IN THE SPOTLIGHT: Joe Mrak, FolioDynamix
We sure love a good exit story, and today we welcome Joe Mrak, CEO of FolioDynamix to the Spotlight. FolioDynamix, a New York City based provider of cloud based weatlh management solutions and was acquired by Actua this past November, delivering a 6.4X return.
Joe shared his story with us at our recent Fintech Roundtable, including his lessons learned, the importance of hiring (and firing), what he's been up to since the exit, and the best business advice he ever got.
Chris: How many rounds of capital did you raise?
Joe: 2 equity raises totaling $26 MM with ~10 MM of it as secondary; 2 rounds of venture debt, and many rounds of venture banking.
Chris: What were your initial thoughts and what ultimately guided the selection of Edison as your first institutional backer?
Joe: Edison was the only firm that saw and committed to the original vision of the firm. They understood the Fintech space and how our mission would solve a real gap in the advisor marketplace.
Chris: How did things change in terms of managing the business after the investment?
Joe: It never did. Edison was always supportive of where we were going with the business and provided constructive feedback as to where to best invest in the business or cut bait. We had some tough moments in 2009 when the markets crashed, but worked together to get through it as we were still growing; even in AUM fees bottomed out.
Chris: I always hear from CEOs that hiring is a great challenge. Was it hard for you to find like-minded people as you executed on your strategy?
Joe: Yes. It’s still a challenge to find people that have domain expertise, drive and an entrepreneurial attitude. I also learned, you cannot be afraid to fire those that don’t work out. Do it quickly -- It’s better for all. But, sometimes you also find some really great talent, and likely people you will work with together for a long time.
Chris: What’s the most important thing that you learned about managing others?
Joe: Trust them. If they are not a fit get them out asap. Define their box, but let them own their world. Always listen first before reacting and do whatever you can to build team unity and trust.
Chris: What were the biggest challenges for the company during your tenure?
Joe: The market crash in late 2008-2009 was without a doubt the hardest time I have ever went through in my career. We make a decent amount of our fees off AUM, so when the market cuts in half, so do many of our fees/revenues.
We also had some product and technology struggles that year, getting to market to compound the pain along with being understaffed. We closed our first round of funding in August 2008, so this was the first experience with our firm for Edison, and it was a tough time even though we were growing by adding clients and accounts. We almost bottomed out. It took a little bit of cutting and some smart investment at the same time coupled with a lot of faith from Edison.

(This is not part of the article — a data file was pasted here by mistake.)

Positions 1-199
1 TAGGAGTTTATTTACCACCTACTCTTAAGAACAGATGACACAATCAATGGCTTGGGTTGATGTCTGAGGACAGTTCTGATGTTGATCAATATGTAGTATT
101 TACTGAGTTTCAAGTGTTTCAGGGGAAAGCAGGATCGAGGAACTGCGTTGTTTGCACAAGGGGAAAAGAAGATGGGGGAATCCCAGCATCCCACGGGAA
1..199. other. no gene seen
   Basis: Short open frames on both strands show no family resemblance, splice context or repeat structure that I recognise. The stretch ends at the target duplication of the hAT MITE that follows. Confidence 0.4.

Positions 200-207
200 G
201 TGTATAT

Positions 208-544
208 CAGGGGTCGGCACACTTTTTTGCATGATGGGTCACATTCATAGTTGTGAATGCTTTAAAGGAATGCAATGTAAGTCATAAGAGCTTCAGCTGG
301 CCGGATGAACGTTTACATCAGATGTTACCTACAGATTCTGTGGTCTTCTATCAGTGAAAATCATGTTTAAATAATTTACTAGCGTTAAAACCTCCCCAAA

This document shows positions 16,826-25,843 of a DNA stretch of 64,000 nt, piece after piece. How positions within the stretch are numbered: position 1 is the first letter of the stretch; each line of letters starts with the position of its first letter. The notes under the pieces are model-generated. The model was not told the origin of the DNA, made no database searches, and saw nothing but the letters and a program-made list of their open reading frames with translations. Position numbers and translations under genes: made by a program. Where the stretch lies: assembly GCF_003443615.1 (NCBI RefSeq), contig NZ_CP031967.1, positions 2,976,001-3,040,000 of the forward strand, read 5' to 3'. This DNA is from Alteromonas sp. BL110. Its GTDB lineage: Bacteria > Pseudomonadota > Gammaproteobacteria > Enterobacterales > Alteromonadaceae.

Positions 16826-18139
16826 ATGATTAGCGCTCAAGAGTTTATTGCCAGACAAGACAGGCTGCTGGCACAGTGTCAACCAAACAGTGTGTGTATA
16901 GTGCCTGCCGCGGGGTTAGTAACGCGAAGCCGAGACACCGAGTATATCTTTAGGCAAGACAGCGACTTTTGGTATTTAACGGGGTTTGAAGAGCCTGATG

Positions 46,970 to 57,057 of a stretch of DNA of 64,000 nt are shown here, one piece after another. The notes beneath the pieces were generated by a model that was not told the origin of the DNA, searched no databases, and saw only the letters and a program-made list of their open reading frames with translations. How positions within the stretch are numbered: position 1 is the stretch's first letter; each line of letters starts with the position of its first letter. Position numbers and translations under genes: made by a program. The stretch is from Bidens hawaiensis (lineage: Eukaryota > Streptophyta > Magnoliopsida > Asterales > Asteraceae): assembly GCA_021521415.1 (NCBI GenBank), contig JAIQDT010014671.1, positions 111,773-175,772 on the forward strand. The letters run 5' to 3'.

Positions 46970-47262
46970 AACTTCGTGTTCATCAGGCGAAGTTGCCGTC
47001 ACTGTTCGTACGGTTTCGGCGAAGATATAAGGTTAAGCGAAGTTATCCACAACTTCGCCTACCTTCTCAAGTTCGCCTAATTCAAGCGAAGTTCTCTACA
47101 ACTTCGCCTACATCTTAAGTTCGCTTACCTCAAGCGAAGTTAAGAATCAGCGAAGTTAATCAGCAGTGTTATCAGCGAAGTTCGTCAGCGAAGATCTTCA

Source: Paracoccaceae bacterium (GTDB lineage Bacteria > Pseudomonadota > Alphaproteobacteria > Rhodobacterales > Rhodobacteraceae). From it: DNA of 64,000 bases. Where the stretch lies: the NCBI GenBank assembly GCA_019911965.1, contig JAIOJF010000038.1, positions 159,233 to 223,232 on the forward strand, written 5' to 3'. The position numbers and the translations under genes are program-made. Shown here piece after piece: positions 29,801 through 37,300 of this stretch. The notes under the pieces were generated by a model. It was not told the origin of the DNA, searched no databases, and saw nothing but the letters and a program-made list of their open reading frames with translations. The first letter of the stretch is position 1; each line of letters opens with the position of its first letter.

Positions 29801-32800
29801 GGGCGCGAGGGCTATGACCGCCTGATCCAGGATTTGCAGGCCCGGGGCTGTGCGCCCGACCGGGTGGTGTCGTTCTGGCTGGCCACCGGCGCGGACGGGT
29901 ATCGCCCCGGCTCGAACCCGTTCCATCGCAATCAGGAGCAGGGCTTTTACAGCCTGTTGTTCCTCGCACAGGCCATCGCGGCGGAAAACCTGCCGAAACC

Chris: How large was your board? Did your board truly add value to the company’s development?
Joe: It was 7 people. We had a good dynamic, and it was helpful from a financing standpoint, for sure. Lots of deal knowledge that helped when raising debt, and during M&A.
Chris: What’s the most important thing that you learned about yourself?
Joe: I learned I am a good problem solver. I realize now that is what I do most of my day when not in front of clients and prospects. Every day, running a company is an adventure if you’re growing fast, and problems will present themselves. How you react to them are key.
Chris: Anything that you wish you’d done differently?
Joe: I would have hired a CFO sooner. I didn’t, going into this, place enough value on that role since I was comfortable with finance myself and had some great support in that department. Ultimately I learned what a CFO really does and what they are good at. It made a tremendous difference in hiring a great CFO, and I will never go back into battle without one.
Chris: What have you been up to since the exit?
Joe: We have a nice opportunity to keep doing exactly what we were doing before so my team is excited about that. We continue on our growth mission and focus on providing the best end-to-end experience for financial advisors. I did manage to finally take a full week of vacation in the Caribbean that was long overdue, and get the ski house I always wanted in Vail so that I can have greater family time when not focused on work.
Chris: That sounds great! Last question: What’s the best advice you ever got? And what advice would you give to other CEOs planning for exit?
Joe: Great question – best advice I ever got was “cash is king,” and build a strong profitable business so that you can control your destiny rather than put yourself in a vulnerable spot. Focus on the fundamentals, not just the vision. This is so very true and I think many times, founders and entrepreneurs get caught up in their vision at every cost rather than focusing on the basics around building a business. It’s great to invest in growth, but if you’re not growing at a really fast rate, you better be profitable.
My exit advice is: Be patient. Know what your inflection point is and take advantage of the market dynamics. Take the time to find an investment banker that you are really comfortable with and will best tell your story as they will be the face of the business at one of its most important junctures. Tailor your message to each buyer so that they best understand the value you would bring to them to maximize the firms value at exit.